Random Management Lessons From Dinner Table

Couple of days ago, I had the opportunity to host a client CIO and a senior IBM executive for dinner at a restaurant in San Jose, CA. It was one of the most interesting conversations I ever had over dinner, and to say the least – it was more valuable to me than many business school lessons. Since the CIO and me have regular meetings, some of it I already knew and had tried on my own. I wish I had taken notes – although it would have been awkward 🙂

The CIO explained how he helps his team set goals. He just asks them three questions periodically

1. What will you stop doing?

2. What will you start doing ?

3. What will you continue to do?

What an extremely simple framework , but it is extremely powerful. I have known his team for a couple of years now, and I have seen them transform. For the past several months, I have asked myself the same questions – and came to an interesting conclusion. My biggest conclusion was that it was way more hard to be fully critical of myself than I thought. Several things that I was very proud of about myself – I realized I could not take the amount of credit I have been giving myself.

Of the three questions, there is one that is harder than others for me. And that is “what will I stop doing?”. I delegate a lot already – thanks to the coaching I got over the years from my mentors. But as I thought more deeply about it – I could delegate a lot more. And if there is one thing I focus on with my mentees now – it is to delegate more. Delegation pays back in spades.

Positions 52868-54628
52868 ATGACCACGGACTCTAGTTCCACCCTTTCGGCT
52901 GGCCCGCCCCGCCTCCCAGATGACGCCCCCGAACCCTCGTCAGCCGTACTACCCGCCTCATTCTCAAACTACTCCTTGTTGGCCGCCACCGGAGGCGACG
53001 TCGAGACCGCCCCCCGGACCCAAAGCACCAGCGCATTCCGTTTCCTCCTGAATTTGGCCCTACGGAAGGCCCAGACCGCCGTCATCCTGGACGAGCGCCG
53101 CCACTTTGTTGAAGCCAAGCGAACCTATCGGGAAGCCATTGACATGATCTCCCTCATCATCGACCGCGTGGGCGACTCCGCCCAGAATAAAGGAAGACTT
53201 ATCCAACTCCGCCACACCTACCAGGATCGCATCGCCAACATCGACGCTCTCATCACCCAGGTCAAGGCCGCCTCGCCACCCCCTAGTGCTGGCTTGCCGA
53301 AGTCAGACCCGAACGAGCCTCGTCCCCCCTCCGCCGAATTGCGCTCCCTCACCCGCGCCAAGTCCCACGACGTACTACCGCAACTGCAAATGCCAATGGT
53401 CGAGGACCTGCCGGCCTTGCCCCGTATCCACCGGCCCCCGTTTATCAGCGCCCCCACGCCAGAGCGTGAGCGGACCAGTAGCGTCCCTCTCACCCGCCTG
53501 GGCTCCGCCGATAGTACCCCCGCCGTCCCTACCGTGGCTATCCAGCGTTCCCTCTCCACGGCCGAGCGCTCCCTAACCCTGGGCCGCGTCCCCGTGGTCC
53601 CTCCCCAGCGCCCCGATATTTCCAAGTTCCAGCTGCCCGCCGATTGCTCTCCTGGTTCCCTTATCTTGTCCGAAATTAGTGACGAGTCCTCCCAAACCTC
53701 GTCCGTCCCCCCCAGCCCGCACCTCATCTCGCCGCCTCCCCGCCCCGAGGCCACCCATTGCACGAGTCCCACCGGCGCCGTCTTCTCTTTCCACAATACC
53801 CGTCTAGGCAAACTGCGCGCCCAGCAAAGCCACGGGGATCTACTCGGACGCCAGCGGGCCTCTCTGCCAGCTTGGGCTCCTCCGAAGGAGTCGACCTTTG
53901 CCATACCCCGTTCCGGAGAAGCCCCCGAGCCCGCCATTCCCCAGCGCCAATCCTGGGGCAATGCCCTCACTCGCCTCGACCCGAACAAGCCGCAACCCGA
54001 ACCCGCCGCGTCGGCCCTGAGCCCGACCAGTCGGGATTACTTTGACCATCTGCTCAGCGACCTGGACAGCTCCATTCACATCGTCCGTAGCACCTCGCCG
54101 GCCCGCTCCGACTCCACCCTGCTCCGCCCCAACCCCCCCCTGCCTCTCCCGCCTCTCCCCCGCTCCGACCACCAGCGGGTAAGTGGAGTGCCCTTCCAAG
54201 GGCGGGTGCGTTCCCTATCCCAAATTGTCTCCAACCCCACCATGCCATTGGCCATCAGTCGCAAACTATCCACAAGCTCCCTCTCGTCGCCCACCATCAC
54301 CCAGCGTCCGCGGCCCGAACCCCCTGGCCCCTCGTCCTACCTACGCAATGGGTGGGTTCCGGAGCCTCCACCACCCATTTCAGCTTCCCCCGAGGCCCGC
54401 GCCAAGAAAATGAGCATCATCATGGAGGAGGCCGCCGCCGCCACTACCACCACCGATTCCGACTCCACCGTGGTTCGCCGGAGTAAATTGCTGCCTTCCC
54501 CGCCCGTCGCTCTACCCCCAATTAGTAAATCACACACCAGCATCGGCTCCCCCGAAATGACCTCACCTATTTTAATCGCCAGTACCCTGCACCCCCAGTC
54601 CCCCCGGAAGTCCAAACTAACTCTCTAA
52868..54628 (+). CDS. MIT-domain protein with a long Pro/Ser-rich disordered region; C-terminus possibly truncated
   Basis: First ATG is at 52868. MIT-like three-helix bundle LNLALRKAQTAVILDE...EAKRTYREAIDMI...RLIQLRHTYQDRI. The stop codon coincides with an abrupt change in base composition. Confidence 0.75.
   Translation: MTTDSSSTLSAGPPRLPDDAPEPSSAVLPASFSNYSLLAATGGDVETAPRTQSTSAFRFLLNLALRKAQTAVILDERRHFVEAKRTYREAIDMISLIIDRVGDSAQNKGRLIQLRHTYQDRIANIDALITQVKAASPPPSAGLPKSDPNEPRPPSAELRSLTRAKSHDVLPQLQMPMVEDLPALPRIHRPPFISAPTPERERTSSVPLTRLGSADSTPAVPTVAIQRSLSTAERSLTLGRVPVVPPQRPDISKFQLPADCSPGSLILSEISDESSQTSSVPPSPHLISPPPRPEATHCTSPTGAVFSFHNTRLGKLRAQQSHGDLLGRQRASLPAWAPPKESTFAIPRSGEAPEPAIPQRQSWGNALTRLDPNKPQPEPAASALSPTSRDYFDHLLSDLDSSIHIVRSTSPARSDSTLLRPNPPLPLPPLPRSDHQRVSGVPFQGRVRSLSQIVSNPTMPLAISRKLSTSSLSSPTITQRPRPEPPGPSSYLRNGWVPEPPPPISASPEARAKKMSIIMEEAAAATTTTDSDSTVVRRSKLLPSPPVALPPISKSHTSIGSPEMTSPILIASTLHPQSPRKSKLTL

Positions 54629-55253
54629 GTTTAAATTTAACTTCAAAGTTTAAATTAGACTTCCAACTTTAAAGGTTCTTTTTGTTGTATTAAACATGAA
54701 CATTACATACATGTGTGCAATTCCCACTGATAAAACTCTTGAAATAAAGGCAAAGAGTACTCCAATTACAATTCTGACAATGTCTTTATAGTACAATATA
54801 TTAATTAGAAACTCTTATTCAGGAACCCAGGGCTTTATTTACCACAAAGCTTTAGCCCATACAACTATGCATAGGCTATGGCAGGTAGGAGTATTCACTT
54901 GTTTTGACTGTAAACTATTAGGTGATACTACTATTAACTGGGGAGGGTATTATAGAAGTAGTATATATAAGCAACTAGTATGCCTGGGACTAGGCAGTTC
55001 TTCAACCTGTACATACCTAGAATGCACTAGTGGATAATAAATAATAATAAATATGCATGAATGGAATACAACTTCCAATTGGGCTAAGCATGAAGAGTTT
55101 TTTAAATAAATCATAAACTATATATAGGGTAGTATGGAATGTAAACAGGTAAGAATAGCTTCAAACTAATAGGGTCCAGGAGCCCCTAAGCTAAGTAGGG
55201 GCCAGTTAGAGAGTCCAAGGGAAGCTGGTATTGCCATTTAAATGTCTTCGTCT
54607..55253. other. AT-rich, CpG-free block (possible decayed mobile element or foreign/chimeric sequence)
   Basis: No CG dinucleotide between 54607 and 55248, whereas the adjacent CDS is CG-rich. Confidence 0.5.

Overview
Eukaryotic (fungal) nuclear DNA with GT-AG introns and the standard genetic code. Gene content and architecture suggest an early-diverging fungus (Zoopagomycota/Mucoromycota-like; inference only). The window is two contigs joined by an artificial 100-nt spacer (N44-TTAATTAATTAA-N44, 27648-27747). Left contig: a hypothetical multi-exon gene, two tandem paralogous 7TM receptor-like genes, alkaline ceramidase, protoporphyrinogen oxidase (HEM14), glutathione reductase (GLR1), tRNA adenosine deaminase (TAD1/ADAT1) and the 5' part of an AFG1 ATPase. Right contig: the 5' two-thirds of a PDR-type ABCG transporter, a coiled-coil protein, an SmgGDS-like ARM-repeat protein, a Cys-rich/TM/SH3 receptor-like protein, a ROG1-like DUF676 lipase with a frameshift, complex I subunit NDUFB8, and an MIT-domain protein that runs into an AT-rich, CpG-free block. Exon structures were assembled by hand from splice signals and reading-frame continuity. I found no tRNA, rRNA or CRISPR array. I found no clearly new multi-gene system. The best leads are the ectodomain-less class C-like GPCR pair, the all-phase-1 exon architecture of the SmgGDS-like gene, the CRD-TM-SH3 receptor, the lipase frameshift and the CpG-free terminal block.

Talking of mentors – I learned the hard way the need to have multiple mentors. Just take the career front for example. To be a successful executive in my line of work- there are 4 things at least that you need to excel in

1. Developing People

2. Developing thought leadership

3. Managing projects and client relationships

4. Managing pipeline and sales

If I look at my mentors – there is hardly anyone who excels in each of these. If I don’t choose multiple mentors – it is not possible for me to become a well rounded leader. And if all of them work in the same environment as me – I probably won’t get any new ideas. IBM has a lot of emphasis on mentoring, and we can find out easily on intranet on who is looking for being mentored, and who is willing to mentor us. But that is just a first step – it does not mean you and your mentor will be compatible. I try to get leaders at my clients, at SAP, from analyst/blogger community, and at competitors to mentor me. It is not easy – and I have ways to go in finding mentors for all aspects that I need improvement. It is also important that I should be able to do something for the mentor in return. There might be a few selfless mentors who will help you without expecting anything in return – but my general philosophy is that if I am taking up their time, I should be able to help them in return in whatever way I can.